Eulogy for Nathaniel Solon Finney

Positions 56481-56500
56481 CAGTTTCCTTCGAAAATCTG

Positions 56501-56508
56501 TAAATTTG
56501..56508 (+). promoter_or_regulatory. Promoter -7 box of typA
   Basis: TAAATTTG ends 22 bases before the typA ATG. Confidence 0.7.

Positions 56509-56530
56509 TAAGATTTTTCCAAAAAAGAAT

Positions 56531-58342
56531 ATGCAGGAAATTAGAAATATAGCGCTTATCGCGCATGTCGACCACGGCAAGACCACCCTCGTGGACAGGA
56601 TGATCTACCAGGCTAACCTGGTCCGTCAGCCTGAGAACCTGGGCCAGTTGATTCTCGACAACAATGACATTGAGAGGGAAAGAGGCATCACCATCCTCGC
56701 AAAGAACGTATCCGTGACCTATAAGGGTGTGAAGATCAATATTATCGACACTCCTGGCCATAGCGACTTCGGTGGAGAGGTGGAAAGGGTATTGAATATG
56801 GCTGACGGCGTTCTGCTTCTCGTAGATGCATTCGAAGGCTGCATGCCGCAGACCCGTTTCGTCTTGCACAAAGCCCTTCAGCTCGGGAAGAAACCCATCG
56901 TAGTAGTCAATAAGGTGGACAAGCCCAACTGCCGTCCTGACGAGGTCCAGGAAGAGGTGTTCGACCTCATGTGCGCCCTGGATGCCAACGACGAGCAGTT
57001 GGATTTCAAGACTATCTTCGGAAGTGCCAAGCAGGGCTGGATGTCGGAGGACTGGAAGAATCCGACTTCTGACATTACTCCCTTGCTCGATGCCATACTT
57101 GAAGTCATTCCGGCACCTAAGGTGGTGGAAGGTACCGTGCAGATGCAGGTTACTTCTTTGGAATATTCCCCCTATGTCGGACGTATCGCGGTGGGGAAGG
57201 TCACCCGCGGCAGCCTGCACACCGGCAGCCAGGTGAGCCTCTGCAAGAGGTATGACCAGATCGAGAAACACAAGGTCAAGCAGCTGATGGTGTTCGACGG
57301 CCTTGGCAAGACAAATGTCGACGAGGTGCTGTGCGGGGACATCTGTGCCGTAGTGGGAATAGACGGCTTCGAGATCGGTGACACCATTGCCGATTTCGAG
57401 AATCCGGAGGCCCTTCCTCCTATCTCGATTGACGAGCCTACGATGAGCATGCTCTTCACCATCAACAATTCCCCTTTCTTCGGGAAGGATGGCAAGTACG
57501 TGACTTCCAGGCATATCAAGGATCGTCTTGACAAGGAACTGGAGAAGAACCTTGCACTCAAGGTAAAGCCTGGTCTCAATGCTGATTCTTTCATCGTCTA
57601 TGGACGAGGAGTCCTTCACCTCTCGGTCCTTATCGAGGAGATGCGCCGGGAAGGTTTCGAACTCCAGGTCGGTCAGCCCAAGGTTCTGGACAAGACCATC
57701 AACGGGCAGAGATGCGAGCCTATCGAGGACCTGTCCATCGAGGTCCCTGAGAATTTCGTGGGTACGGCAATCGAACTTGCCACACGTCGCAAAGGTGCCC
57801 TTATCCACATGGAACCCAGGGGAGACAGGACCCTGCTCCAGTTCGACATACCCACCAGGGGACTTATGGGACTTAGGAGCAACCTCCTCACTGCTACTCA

Nathaniel Solon Finney began life on October 1, 1967. Though far too short in duration, Nat tackled a multifarious chemical odyssey. His journey began in Urbana at the University of Illinois where as an undergraduate he learned from Professor Steve Zimmerman the power of Physical Organic Chemistry to set order to the structure and properties of matter. From there he pursued his PhD with Professor Andy Myers at Caltech where he developed exceptional abilities for chemical manipulation in the area of sensitive molecule synthesis. Onward the path led him to Harvard and the labs of Professor Eric Jacobsen, the environment of which enriched him in a deeper understanding of catalysis and opened his vistas to the combinatorial and parallel processes in experimental design. The conversion from journey to pilgrimage began at UCSD where he quickly developed as a teacher/scholar loved by students and respected as a scholar. His program comprised projects in total synthesis, medicinal chemistry and chemical sensors. His transition to Zurich came with a focus on chemical sensor research with novel mechanisms for fluorescence "turn-on" responses, although he still maintained a commanding presence as chemical advisor to UZH's Laboratory for Process Chemistry. The fundamental mechanisms of fluorescence became his Pygmalion statue in Tianjin, a pursuit he followed to the end. He recently joked that his mission in life was "to teach dark molecules to see the light." Indeed, the theme of molecular design and chemical synthesis of matter with tailored function well describes Nat's take on chemistry. Often describing himself as someone who suffered from "shiny object syndrome", being all too often distracted from his main focus by his interest in all things intellectual, Nat would regale friends with quotes of his favorite novels, poems and musical lyrics. He had a phenomenal memory and an ability to ferret out facts and tidbits of interest with amazing alacrity. This incredibly agile thinker and writer somewhere between Zurich and Tianjin inauspiciously encountered tribulations in life that none so young as he should need to face. His valiant struggles to stay true to his scholarly dreams and his artful dodger way to avoid tragedy could not break him free from these daily baneful ordeals. Nonetheless, to the end he remained a dreamer, a kind hearted soul and creative spirit on a passionate Poisson voyage that returned him home to rest on October 9, 2021, shortly after his 54th birthday. Nat is survived by his mother and sister Thea, and he will be remembered by a large network of collegial friends and students.